Baseball is holding its fifth annual Jackie Robinson Day on the 66th anniversary of his breaking Major League Baseball’s color barrier with the Brooklyn Dodgers.
All uniformed personnel throughout baseball were asked to wear Robinson’s number 42 on Monday starting with the first game between the Tampa Bay Rays and Boston Red Sox at Fenway Park. Nine games were scheduled.
Mr. Robinson became the first African American to play in Major League Baseball in the modern era. He broke the color barrier when the Brooklyn Dodgers started him at first base on April 15, 1947. As the first major league team to play a black man since the 1880s, the Dodgers ended racial segregation that had relegated black players to the Negro Leagues for six decades. The example of Robinson’s character and unquestionable talent challenged the traditional basis of segregation, which then marked many other aspects of American life, and contributed significantly to the Civil Rights Movement.
It was no doubt that Jackie Robinson SHOULD have play MLB. In ten seasons, all but the first of which he played at second base, Robinson played in six World Series and helped the Dodgers win the 1955 World Championship. He was selected for six consecutive MLB All-Star Games, from 1949 to 1954, was the recipient of the inaugural MLB Rookie of the Year Award in 1947, and won the National League Most Valuable Player Award in 1949—the first black player so honored. Robinson was inducted into the Baseball Hall of Fame in 1962.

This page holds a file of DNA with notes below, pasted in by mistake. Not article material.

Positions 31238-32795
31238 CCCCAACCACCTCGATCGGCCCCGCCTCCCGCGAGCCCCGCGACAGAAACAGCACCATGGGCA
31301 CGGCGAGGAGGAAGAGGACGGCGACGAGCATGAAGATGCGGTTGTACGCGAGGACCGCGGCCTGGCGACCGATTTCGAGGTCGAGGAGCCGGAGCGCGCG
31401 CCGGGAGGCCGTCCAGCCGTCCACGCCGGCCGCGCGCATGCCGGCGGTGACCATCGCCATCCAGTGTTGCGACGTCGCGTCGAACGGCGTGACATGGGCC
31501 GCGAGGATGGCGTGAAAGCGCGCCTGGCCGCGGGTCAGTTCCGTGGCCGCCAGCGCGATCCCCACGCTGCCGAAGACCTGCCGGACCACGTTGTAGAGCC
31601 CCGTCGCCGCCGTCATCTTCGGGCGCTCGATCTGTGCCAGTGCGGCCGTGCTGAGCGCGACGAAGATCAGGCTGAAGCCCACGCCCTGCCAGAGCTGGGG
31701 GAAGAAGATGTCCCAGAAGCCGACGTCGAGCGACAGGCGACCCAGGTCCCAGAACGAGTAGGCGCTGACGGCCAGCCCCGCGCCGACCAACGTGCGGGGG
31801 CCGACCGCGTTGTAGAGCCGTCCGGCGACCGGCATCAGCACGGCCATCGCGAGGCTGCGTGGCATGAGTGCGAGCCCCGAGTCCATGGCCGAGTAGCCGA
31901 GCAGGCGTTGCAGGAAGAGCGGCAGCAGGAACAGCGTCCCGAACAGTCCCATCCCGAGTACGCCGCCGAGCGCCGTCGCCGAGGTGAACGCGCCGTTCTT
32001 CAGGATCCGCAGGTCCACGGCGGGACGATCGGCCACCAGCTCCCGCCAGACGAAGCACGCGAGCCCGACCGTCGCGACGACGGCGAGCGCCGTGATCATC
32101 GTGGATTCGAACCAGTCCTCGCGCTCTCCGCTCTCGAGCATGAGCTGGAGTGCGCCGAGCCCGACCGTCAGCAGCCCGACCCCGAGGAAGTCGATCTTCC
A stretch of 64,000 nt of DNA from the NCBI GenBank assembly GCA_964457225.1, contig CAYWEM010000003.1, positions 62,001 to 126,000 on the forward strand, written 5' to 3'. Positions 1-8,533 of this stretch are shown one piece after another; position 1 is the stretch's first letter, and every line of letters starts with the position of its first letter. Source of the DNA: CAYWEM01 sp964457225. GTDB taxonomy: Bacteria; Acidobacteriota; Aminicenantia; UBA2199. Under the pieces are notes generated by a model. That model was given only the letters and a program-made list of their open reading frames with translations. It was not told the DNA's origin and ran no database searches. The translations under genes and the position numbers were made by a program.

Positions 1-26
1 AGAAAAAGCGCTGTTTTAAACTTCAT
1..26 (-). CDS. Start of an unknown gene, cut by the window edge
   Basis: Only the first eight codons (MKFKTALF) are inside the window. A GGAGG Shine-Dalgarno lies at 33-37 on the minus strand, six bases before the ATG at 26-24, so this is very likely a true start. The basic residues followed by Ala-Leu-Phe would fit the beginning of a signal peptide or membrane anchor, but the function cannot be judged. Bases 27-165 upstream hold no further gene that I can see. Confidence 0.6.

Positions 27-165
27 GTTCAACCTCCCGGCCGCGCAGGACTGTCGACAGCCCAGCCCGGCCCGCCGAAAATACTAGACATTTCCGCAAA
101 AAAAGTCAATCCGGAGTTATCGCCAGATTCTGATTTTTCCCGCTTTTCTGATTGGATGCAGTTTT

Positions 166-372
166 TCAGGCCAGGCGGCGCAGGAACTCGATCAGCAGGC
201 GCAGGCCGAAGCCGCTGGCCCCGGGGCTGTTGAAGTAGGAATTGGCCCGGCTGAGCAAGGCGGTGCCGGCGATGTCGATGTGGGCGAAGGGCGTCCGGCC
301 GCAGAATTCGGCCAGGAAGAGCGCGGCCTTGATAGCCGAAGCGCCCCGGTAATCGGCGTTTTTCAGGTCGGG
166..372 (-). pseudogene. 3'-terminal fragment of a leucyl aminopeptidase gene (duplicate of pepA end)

When commissioner Bud Selig declared in 1997 that Robinson’s number would no longer be issued — it was the 50th anniversary of the day Robinson integrated baseball — The Yankees closer Mariano Rivera was among 13 players still wearing 42.
Since 2003, Rivera has been the only 42. When he goes, Robinson’s number will go into retirement with him. This is quite fitting because after everything is said and done, only one player who I think shows the grace, the class, the professionalism and the great baseball ability like Robinson, should respectfully close #42 down when he’s done and that is Rivera (and this is coming from a Yankees-Hater).
If you haven’t seen the movie 42 yet, it is definitely a “must see”. It tells the life story of Jackie Robinson and his history-making signing with the Brooklyn Dodgers under the guidance of team executive Branch Rickey. I took my wife and youngest daughter to go see it and they both said it was worth watching and that everybody should go see it to get a grasp and understanding of what Robinson had to go through in order for minorities to play baseball at the professional level.
Thanks MR. Jackie Robinson, for the sacrifices you made for African-Americans on and of the baseball field. You definitely deserve this day.